Afam Goes Back to School - Part 1 (The probably Improbable UnLikelihood that Afam will Actually Apply for a Masters)

Sub Part 1- There are blackbirds outside my window don't you know?

There are blackbirds outside my window. There have been blackbirds outside my window for the past week. Sometimes there is one, sometimes there are two, and sometimes there are three.

Those sentences should tell you two things.


  1. That, I, Afam, the determinedly happy, believe that the truths of the Universe can be found in the lives of Blackbirds.
  2. That, I, Afam, the incredibly Nigerian, am no longer in Nigeria. 
You should have known from the first sentence that I have moved country because no Nigerian that I know of ever begins their day by studying blackbirds as they hop from branch to branch. Even if they did they would be distracted by the following thoughts in rapid succession. 

MONEY, GENERATOR,  MONEY,DIESEL, MONEY, PETROL, MONEY, DIEZANI ALISON-MADUEKE, SCARCITY, DIEZANI ALISON-MADUEKE, JOB, UNEMPLOYMENT, MONEY, MONEY. 

In Lagos the blackbirds could never hold my thoughts for very long because try as they might they couldn't compete with the tyranny of my everyday. There was always a hope, a worry, a dream, or a prayer more important than the birds. When your world starts and ends with your inner turmoil it is impossible to see any beauty that may exist in the world. And even when you do look outside your world, the news is so horrible that you run back inside it. For example, every time that I hear the latest allegation or accusation thrown at one Mrs Diezani Alison-Madueke I'm tempted to crawl under my duvet and bid the day goodnight. As she has yet to be found guilty of anything I will not commit defamation, but if she's found guilty of even half of what has been written about her, I've got one sentence. 

"GUUUUURRRRRRLLLL you a bad bitch."

Now, that I am no longer in Nigeria, I see the blackbirds singing in the light of day. They're telling me to take my broken wings and learn to fly. That I was only waiting for this moment to arrive. 

Part 2 - My cousin is more than a little bit of an arsehole! Save my soul!

In as much as I'd like to continue talking about Blackbirds and how they're essential to the Universe at large, this piece is not that piece. That piece is called The Undoubtedly Profound Contemplations of Blackbirds in Flight and other stories. This one is called The Probably Improbable UnLikelihood that Afam will Actually Apply for a Masters. 

I was at Freedom Park one night, for that incredibly popular monthly concert called Afropolitan when I ran into my cousin. I loved him in the way that our common ancestry demanded but little did I know that our ideas of love were as different as Pg Tips and Twinings (or Ijebu Garri and Yellow Garri. Ijebu garri is always and everywhere more useful than yellow garri). 

When I saw him, I was pleased. I was so pleased that I declared an extremely enthusiastic greeting to the world.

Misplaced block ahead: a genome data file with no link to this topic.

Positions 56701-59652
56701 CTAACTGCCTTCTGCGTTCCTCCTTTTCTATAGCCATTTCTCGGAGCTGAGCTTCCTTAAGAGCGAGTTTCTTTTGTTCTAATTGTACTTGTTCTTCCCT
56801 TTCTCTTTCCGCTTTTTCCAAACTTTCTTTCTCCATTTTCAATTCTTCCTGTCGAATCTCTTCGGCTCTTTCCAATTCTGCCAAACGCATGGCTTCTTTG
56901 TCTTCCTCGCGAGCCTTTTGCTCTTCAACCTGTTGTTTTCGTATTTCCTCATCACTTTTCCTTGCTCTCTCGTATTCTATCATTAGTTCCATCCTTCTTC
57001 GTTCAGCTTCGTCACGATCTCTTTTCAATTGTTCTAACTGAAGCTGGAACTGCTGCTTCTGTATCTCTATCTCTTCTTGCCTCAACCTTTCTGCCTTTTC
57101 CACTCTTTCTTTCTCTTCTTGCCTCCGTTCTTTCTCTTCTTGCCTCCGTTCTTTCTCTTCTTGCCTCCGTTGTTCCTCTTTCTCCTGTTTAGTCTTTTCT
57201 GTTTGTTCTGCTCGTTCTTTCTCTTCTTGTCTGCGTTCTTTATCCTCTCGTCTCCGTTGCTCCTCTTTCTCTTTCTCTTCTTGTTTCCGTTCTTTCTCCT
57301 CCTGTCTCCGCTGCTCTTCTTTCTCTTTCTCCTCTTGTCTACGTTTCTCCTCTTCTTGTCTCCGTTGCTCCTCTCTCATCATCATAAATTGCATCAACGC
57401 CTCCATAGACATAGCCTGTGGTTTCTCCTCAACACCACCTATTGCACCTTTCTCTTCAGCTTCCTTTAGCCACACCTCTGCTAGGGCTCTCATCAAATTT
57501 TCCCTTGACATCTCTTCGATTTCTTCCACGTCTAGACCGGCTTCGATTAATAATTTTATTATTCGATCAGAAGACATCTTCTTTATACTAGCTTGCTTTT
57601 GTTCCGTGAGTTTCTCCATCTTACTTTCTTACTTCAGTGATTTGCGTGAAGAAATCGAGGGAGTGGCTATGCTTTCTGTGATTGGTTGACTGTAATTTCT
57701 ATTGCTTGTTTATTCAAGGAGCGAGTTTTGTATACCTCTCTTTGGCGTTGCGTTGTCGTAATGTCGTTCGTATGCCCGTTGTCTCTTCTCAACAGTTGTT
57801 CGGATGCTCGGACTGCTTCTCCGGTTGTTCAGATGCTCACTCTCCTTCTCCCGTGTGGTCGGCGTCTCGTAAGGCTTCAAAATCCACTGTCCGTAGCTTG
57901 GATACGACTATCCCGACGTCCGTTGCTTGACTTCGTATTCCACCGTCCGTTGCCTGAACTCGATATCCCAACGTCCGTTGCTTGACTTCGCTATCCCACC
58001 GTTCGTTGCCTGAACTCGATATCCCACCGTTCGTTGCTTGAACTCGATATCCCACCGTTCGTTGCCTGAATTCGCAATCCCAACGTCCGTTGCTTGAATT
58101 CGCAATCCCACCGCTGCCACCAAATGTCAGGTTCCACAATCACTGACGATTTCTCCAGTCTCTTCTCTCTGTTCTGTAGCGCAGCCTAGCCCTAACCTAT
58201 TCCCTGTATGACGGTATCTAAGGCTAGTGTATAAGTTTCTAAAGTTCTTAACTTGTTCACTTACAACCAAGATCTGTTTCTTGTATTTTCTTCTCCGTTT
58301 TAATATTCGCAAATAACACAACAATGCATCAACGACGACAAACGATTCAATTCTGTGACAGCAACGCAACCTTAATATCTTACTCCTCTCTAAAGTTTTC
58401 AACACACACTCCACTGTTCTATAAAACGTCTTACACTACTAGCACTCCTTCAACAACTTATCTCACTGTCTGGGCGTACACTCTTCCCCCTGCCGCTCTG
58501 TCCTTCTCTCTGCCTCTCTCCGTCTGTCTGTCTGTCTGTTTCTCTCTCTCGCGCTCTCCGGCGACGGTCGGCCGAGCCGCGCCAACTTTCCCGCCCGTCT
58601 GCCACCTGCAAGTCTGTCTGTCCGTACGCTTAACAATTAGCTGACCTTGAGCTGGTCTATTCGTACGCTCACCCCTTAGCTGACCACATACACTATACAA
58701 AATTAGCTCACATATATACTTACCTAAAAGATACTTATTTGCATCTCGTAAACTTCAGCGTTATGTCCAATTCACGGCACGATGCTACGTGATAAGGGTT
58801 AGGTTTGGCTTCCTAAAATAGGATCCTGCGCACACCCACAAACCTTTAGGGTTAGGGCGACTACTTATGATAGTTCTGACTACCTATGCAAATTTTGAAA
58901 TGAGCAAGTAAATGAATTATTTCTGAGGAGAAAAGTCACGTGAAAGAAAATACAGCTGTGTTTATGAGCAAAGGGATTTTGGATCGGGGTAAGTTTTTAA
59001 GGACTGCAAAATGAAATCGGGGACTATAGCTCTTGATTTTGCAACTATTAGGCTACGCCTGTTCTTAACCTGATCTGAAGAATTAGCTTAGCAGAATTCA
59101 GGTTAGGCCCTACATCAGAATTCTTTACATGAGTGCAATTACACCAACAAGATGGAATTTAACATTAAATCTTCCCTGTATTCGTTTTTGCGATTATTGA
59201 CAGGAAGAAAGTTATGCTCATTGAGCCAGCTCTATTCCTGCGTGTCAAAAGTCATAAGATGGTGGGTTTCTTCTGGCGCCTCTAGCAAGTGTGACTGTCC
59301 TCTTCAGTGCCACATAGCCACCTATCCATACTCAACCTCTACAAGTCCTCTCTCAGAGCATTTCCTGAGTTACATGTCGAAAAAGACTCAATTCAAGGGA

"Hey Man! How the hell are you? It's been ages!"

When you're happy to see someone, it is important that you let all of God's creations know about it. If you cannot be heard within a kilometre you have failed, and you should take the how to have a conversation with all the entire world course taught almost exclusively in Nigeria.

My greeting was returned with more gusto than a baboon in heat.

"Hey" he yelled. 

"How far with that imaginary Masters?"

My face changed. I looked around in horror to see the reactions on the faces of our mutual acquaintances. Their faces were not nice. They squeezed themselves into a "Somebody bring the popcorn because these cousins are about to rip themselves." 

He cackled to himself like he'd delivered a joke worthy of a million dollars. I on the other hand was mortally wounded.

My body staggered away before my mind could process what had happened. I knew that there was blood on the grass, and that all of it was mine. He'd gathered daggers from the whispers of family conversation and thrown them all at me when I was most vulnerable. Unforgiveable. 

Do not fear! I am Afam, the humble braggart, the merciful! I am the man who screams about how unaffected he is by all the nastiness directed at him in the world and returns to his mother at night to have his wounds licked. I am a mummy's boy till the end. 

As ambivalent and forgiving as I am, every action must be paid for. In this account, I am a tax man. His well worded arrows of pain have been returned with a shield of indifference and an aura of skepticism. The first and best tool of the gentleman is his politeness. There is nothing sweeter than the delight gained from managing to be so polite that you are in fact well and truly rude. 

What? I'm a nasty little turd? Yes. I know. It's the Napoleon in me. 

Jokes and grievances aside, I was wounded because it was true. I'd been speculating about this masters for months but had done nothing to see it through. At that point it did not look like I was going anywhere. 

The drinks flowed that night from money that would be better spent unspent. An Orijin for me and all my friends, and another for me and all my enemies. A whisky and coke for all my fears and another for all my dreams. I drowned them all in the exuberance of youth and the jolly foolishness of the drunk. But alcohol only quietens devils for a night at most. All the things you dose numb with vodka, rise with your vomit in the morning. 

Happy Days,
Afam

2 comments:

Anonymous said...

Now you're out of Nigeria, your writing is once again nice and enjoyable. Happy days.

Benjamin Abba-Stephen said...

Cant see ve to r3each youur email on the blog. I'll really lo

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